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  9. Alexko

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    Well, so far, Pascal parts have been clocked very high (compared to usual GPU clocks). It's hard to quantify without knowing what the voltage/frequency curve looks like for this particular architecture on this particular process, but still, at lower clocks it should be more efficient.
     
  10. Pressure

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    Indeed, nVIDIA left a sour taste in the mouth when they decided to neglect OpenCL. However, you would have to be insane to turn down millions in revenue, low margins or not.
     
  11. Razor1

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    Depends on how Apple treated them, millions don't matter when you make hundreds of millions....

    Have we seen Open CL come close to what CUDA has done for the industry so far? Open CL hasn't made headroom yet either outside of a few applications, notably Adobe and Apple stuff. The amount of money losing something than putting in the work and effort and not gaining enough from that work and effort has to be weighed.

    The discrete GPU portion of Apple is small, most people don't by Apple products to use final cut or do work with the adobe suite and definitely not gaming lol.
     
  12. Pressure

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    Not to argue but they still sell millions of computers, over 20 million last year alone. They also ranked 5th last year in marketshare, according to Gartner.
     
  13. Razor1

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    yeah and did that help AMD marketshare any in the past 2 years?
     
  14. renderstate

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    Apple is already abandoning OpenCL for compute on Metal. OpenCL is a slowly dying API.
     
  15. PlanarChaos

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    I understand Nvidia getting out of Mac Pro to protect high margin sales of professional cards. I do not understand why not competing in laptops and for new iMacs is not okay. Maybe 1-2 million GPU units a quarter. I guess Nvidia on it's quest for higher margins decided sacrificing income is fine.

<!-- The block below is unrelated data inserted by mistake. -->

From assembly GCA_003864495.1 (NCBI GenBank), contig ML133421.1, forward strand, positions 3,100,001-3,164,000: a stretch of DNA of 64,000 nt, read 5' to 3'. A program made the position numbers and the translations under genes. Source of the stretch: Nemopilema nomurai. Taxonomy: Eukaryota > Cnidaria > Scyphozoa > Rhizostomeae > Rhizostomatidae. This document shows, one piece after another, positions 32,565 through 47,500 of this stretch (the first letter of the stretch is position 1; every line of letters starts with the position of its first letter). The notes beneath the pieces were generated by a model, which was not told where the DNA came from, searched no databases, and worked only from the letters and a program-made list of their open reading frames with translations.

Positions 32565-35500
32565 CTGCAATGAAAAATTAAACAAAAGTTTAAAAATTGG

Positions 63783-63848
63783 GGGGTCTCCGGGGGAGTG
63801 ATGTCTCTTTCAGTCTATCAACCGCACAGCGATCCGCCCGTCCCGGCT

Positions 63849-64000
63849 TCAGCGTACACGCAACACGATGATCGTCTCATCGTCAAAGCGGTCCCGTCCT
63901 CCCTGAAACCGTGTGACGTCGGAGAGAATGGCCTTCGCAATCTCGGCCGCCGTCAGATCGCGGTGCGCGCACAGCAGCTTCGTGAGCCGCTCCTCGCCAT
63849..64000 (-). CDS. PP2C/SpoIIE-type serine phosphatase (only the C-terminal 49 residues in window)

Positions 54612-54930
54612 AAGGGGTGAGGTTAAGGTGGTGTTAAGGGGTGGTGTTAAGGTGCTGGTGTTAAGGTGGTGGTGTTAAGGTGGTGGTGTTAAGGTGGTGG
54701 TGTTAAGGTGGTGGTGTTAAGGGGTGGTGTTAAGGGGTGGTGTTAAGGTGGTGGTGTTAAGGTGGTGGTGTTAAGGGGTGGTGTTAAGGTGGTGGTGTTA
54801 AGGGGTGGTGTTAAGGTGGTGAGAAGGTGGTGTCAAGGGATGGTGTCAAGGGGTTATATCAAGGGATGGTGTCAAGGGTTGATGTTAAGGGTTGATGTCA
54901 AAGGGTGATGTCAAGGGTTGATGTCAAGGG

16. Razor1

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    You really think its 1-2 million DISCRETE gpu's per quarter Apple sells in their notbooks? I think its a hell of a lot less then that. Its simple if AMD had 1-2 million DISCRETE GPU sales per quarter you think their notebook discreet would be in the toilet for the past 2 years? They should be well ahead of nV if that was the case.
     
    #16 Razor1, Jul 13, 2016
    Last edited: Jul 14, 2016
  17. PlanarChaos

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    mis-remembered Apple's quarterly sales. So 500k GPUs. if 10% of sales are iMacs with dGPUs or rMBP 15 with dGPU. I think 10% is fair mix.

    As Mac ASP is about 1200-1300 dollars.
     
  18. Razor1

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    500 k yeah that sounds good, so it ends up not being much at all. These will be the lowest margin units. Low end laptops GPU's
     
  19. mczak

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    FWIW those aren't really "low end" notebook GPUs. If you want to see low-end notebook gpus, look at something like gm108 (or one of the three hundred variants using mars/sun/iceland on the amd side, albeit they are nowadays mostly exclusive on notebooks with amd apus). If I look at notebook offers, I certainly get the impression gm108 (useful or not as it's barely if at all faster than the IGPs it is sold with) outsells all other nvidia chips combined (by a huge margin at that)...
     
  20. Razor1

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    Total discrete sales are like what 15 million units per quarter? We are looking at 20% of that for all of AMD cards, that's 3 million. Out of that, Apple is getting around 500 thousand sales, for AMD that is a huge chuck, for nV not so much.
     
    #20 Razor1, Jul 14, 2016
    Last edited: Jul 14, 2016